How to Write a Polite Condolence Email + 5 Examples

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Etiquette is a set of rules and customs designed to define behavioral expectations in polite society. We all use etiquette every day, whether by using proper table manners or saying thank you when someone opens a door for you. 

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But etiquette isn’t just about making day-to-day life more civilized; it can also guide us through our interactions around death. For example, there are societal expectations around what kind of clothes people should wear to a funeral. And there are also expectations about the right words to say - and the correct manner to convey them - when expressing condolences. Today, we’ll delve into the etiquette surrounding condolence emails.

Is It OK to Write a Condolence Email?

As technology has evolved and become more readily accessible, it has changed how we communicate. Forty years ago, a letter was your only option if you wanted to express sympathy. Now, between texting and email, we have several alternative ways to get in touch with our loved ones. 

Most etiquette experts have agreed that sending condolences in email rather than a card is not the faux pas it would have been just ten or twenty years ago. But overall, they tend to feel like sending a card or a letter is both more formal and more personal, and thus should always be your first resort. 

However, even etiquette sticklers can acknowledge that there are situations when a condolence email is the best option. More and more people are building close interpersonal relationships with people they’ve met online. These friendships can be deep and meaningful, even if the parties have never met in person. If one of these virtual friends suffers a loss, sending online condolences in keeping with your relationship makes sense.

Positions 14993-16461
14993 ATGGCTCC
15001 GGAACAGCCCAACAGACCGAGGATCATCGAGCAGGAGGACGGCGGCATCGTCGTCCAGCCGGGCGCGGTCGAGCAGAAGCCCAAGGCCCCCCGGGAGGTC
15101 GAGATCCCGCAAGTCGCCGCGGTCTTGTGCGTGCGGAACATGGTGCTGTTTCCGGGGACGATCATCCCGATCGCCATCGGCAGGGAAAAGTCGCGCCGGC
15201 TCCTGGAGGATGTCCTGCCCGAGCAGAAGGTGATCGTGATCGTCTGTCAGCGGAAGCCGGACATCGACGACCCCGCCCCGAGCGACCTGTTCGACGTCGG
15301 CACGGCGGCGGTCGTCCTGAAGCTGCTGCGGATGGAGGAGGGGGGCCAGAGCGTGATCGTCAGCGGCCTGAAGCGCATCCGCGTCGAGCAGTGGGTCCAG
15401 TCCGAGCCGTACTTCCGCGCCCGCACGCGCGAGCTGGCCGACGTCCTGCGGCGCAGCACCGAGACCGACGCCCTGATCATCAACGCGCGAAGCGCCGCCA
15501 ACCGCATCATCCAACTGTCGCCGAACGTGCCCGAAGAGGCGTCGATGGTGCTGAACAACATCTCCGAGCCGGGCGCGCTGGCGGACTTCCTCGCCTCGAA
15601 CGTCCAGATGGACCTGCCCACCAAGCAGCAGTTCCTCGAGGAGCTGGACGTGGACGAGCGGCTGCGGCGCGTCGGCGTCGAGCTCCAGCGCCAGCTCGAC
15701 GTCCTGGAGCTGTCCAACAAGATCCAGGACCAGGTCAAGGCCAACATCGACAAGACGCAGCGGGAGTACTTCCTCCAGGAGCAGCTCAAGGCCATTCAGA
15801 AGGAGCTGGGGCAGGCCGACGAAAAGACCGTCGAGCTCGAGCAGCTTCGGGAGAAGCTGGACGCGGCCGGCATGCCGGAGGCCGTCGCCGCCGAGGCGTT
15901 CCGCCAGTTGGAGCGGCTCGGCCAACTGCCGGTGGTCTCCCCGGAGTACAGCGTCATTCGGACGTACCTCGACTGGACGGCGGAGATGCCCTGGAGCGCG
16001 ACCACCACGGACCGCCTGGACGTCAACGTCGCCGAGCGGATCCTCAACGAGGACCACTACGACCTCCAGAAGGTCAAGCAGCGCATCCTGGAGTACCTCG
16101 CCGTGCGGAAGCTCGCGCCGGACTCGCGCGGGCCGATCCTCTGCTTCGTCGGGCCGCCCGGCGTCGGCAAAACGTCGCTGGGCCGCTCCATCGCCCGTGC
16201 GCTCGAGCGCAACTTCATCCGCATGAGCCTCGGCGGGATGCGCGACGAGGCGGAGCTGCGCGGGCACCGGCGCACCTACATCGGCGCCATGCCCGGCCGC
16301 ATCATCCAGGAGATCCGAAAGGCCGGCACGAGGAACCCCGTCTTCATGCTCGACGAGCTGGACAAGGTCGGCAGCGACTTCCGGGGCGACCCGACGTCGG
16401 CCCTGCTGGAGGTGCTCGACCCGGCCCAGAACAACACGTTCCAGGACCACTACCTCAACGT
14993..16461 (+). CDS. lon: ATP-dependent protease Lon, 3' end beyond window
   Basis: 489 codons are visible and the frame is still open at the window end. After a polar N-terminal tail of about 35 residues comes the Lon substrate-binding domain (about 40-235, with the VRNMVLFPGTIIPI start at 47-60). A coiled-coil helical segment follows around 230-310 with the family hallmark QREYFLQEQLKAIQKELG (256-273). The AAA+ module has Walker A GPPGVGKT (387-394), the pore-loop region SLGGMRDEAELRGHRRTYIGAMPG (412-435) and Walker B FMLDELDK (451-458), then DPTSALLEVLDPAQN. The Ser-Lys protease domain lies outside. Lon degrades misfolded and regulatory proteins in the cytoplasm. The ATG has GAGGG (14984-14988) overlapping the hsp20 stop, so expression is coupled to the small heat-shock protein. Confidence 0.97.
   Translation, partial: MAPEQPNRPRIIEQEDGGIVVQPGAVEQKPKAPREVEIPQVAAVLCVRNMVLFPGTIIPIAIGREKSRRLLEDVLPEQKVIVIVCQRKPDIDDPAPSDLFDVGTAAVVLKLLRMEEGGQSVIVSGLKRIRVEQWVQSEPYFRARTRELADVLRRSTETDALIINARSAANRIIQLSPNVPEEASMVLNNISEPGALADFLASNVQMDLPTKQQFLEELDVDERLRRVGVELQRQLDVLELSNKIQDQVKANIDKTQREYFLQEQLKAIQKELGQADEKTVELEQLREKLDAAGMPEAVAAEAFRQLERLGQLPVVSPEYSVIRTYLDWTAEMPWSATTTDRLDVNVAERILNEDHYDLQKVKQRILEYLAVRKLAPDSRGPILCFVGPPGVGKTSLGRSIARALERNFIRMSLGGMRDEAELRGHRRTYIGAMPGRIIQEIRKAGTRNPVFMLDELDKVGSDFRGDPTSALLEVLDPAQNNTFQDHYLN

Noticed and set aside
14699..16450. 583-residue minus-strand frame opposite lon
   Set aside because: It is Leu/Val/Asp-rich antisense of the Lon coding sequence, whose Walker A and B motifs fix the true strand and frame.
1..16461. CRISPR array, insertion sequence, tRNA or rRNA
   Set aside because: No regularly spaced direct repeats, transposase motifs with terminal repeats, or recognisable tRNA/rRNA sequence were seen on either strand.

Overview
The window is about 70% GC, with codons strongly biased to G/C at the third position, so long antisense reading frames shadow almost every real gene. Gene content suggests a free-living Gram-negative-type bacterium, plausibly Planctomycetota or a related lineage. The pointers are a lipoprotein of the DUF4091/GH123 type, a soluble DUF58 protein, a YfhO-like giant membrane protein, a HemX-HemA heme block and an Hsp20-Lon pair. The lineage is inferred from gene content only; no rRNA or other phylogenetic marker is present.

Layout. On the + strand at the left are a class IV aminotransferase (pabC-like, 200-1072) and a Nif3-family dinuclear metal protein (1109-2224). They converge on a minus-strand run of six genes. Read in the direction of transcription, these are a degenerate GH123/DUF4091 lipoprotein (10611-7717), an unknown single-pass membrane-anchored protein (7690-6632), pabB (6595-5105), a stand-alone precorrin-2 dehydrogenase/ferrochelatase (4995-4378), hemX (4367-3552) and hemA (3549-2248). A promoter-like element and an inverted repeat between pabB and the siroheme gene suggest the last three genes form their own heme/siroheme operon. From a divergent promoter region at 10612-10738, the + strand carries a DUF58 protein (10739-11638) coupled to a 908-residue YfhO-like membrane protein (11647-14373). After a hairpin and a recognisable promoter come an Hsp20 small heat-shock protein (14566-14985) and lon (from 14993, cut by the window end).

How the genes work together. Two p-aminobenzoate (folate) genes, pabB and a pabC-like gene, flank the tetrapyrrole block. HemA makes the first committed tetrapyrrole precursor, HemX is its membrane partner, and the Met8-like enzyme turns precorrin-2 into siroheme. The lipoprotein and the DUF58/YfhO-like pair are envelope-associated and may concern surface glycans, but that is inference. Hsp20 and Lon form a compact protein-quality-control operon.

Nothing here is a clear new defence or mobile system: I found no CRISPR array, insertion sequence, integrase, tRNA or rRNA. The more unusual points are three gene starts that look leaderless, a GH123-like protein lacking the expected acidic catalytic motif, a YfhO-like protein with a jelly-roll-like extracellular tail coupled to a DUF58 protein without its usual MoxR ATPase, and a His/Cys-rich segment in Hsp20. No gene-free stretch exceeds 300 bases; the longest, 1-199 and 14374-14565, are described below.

Sending a condolence email may also be the most appropriate route if you don’t know the recipient well or consider them to be more of an acquaintance. This might include a work client or former professor. 

What Should You Say (Or Not Say) in a Condolence Email?

When sending a condolence message, it’s best to strive for brevity. People who are grieving don’t necessarily have the time or mental energy to read long letters. 

There are some topics that are generally off-limits in a sympathy email. They include:

  • Talking about religion (unless you are familiar with the recipient’s religious beliefs and feel very certain that they’ll take comfort in their faith).
  • Saying the deceased is “in a better place”. Even if the recipient does believe in the afterlife, it’s an overdone saying that can feel trite and unhelpful.
  • Saying you understand what the deceased is going through. Loss is unique to each individual, so there is really no way we can understand how someone else is feeling, even if we’ve been in a similar situation. It can also come off as dismissive. 

Steps for Writing a Condolence Email

Now that we’ve talked about what a condolence email should contain and when it is appropriate to send, it’s time to get into specifics. The following guide will steer you through the steps you should follow when penning a sympathy email.

Step 1: Choose an appropriate subject line

The subject line of any email is essential because it grabs the recipient’s attention. It’s especially important to choose the right subject line when dealing with sensitive matters so the person who receives it isn’t blindsided. Be straightforward in your email header by typing something like, “My Deepest Condolences.” This way, the person who receives your email has time to prepare for what’s inside. See the next section for some other sample email headers along this vein.